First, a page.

Rest day Deux -- TDF 2004

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Anonymous's picture

1. In June Atthe Dauphine Libire, Iban Mayo won the time trial up the Mount Ventoux by a two minute margin over Lance Armstrong, and Tyler hamilton had bested Lance on the same stage by about 35 seconds. This regenerated speculation that maybe Lance was vunerable on the climbs, a place that he was clearly superior to the rest of the world at the TDF in 2001 & 2002.

US Postal adjusted their tactics. They used to deliver Lance to a point on a mountain where he would launch a devastating attack at around the 10km mark. Now there was no guarentee that this would work. Instead, Postal now sets a high tempo from the beginning of the stage, then increase the pace at selected points. Three instances of this were decisive.

a. Stage Three: Postal's Hincapie and Landis cranked up the pace and wound up first at the Pave sections. This split the peleton, catching then race leader Thor Hushovd behind the break. Also, Iban Mayo crashed before the pave, and was unable to catch the forward peleton, and he lost nearly 4 minutes.

b. Stage 12. Storm Clouds are clearing over the finish at La Mongie as the peleton races up the penultimate climb of the Col de Aspin, where the rain is falling. Postal has eight! guys up front, and they turn up the pace, and the peleton fractures and breaks. This puts fewer riders to mess up the descent for postal in the rain. And the damage is done to everyone, including the Posties. The climb up La Mongie is not an exceptionally fast time, but every contender (Heras, Mayo, Hamilton, Jullich, Voekler and Ullrich) loses time except Lance and stage winner Ivan Basso. Everybody's face shows intense pain. Now the question is who can recover for the next stage.

c. Stage 13. answer to the last question -- very few can recover. Again, US Postal is setting a high tempo over multiple climbs. Before the stage is half over, Tyler Hamilton abandons, his back showing the scars from a fall in stage 6. I am sad that he is gone -- he's not a quitter, so the pain must have been immense. Later, Iban Mayo is ready to quit. He is convinced to continue, but he wobbles as he grabs onto the team car for support. If he had abandoned, the Basque fans in orange on Plateau de Beille would have rioted, perhaps against the other riders, certainly some would have tracked Mayo down. He finishes 37 minutes in arrears. But Mayo wasn't the only to crack halfway through. Roberto Heras also loses over 21 minutes. At the end, Ullrich loses 2:42, Leipheimer loses 6+ minutes. As for the climb, Lance does the climb in 45 minutes, shedding Hincapie and Landis at the Start of the climb, Rubiera at around the 12 km to go mark, and Acevedo at about 7.5 km to go, with Ullrich and Leipheimer cracking around 10-11 km. All this damage done by the pain that Postal inflicts just on the pacemaking that they do. I call them the Pain Merchants because they deliver it to every team whether it was ordered or not. Only at the 7-6-5 km mark does Lance actually breakway from Kloeden, Mancebo, and Toschning, and only Basso can follow. Then, Basso and Armstrong work TOGETHER to increase the distance and time differential.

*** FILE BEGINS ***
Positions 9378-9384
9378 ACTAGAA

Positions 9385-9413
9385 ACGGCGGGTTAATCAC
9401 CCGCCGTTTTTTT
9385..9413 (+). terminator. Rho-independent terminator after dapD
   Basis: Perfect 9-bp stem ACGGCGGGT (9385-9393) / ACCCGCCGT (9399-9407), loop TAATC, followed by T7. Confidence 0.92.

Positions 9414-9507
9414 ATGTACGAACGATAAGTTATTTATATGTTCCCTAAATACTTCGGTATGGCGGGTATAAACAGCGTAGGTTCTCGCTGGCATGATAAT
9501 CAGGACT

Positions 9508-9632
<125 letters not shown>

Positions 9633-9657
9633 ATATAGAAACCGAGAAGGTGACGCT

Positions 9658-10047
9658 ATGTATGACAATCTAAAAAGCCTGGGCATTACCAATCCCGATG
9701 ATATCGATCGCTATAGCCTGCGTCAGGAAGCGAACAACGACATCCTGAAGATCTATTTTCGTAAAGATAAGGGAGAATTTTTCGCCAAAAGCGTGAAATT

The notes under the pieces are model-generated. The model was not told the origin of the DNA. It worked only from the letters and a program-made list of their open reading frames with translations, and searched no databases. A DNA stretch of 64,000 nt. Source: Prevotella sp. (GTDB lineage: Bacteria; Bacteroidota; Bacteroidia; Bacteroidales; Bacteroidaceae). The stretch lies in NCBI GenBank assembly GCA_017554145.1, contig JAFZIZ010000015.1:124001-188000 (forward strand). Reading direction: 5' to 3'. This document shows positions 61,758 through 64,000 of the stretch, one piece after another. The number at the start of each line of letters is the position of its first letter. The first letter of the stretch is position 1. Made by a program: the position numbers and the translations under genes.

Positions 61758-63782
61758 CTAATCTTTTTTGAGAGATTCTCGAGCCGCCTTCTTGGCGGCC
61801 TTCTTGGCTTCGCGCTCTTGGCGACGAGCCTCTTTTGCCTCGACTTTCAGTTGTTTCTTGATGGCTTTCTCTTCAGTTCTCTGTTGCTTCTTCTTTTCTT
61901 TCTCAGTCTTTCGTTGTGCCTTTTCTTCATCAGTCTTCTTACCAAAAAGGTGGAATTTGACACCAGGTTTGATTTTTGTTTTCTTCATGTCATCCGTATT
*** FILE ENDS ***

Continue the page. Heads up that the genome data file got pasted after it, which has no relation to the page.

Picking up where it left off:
John Zenkus put it this way -- not sure that Postal could win the TDF vertically, i.e. Lance makes the devastating attack in the mountains that drops everybody, Postal is winning it horizontally -- increasing the pace, turning the screws, and stretching out the bunch till they break apart like loose cherries or grapes. And there are two more stages in the Alps for the Pain Merchants to make additional delieveries en masse (there is a third Alpe stage, but that is the mountain ITT up Alpe de Heuz)

2. Second story on this post, but #1 in France is Thomas Voeckler. He has had the Maillot Jaune for 9 stages, and has been the first Frenchmen since 1992 to have the lead for so long. He has been dropped on every climb, but fights to regain the group at every chance. He lost 4 minutes o

Anonymous's picture
Maggie Schwarz (not verified)

Chris, apparently he grew up on Martinique, yet he's riding for France and has a German name.

I guess Martinique is a French West Indian island, so does that make you as a Martinique citizen, also a French citizen?

And I think it's a volcanic island so it's got some big climbs?

Voeckler is a big story in France but probably a bigger one on Martinique.

Anonymous's picture
Chris T (not verified)
Voeckler and other French riders

Voeckler was raised in Martinique, but I believe was born in Alsalce -- a provence that borders Germany, and was part of Germany between 1871 and 1919. Martinique is a French department -- it is not an independant state. France has held onto many of its island posessions, Tahiti is another, rather than grant independence.

I also should mention that Richard Virenque's win of Stage 10 on Bastille day was another great day for France. He also donned the Malliot Pois (mountains jersey) that day. The next day Cofidis rider David Moncoutié took the second consecutive stage win by a French rider at this year's Tour. France had not seen back to back stage wins since 199

Anonymous's picture
JedW (not verified)

"Well as Martinique is a ""departament"", its considered part of France in the same way we consider Hawaii part of the U.S.

In any case Voeckler gave an amazing performance, especially coming back over and over again every time he got dropped on the climb in Stage 13 and managed to hang on to those 20 odd seconds to keep the Maillot Jaune. I must say though his standing climb is the strangest I think I've seen!"

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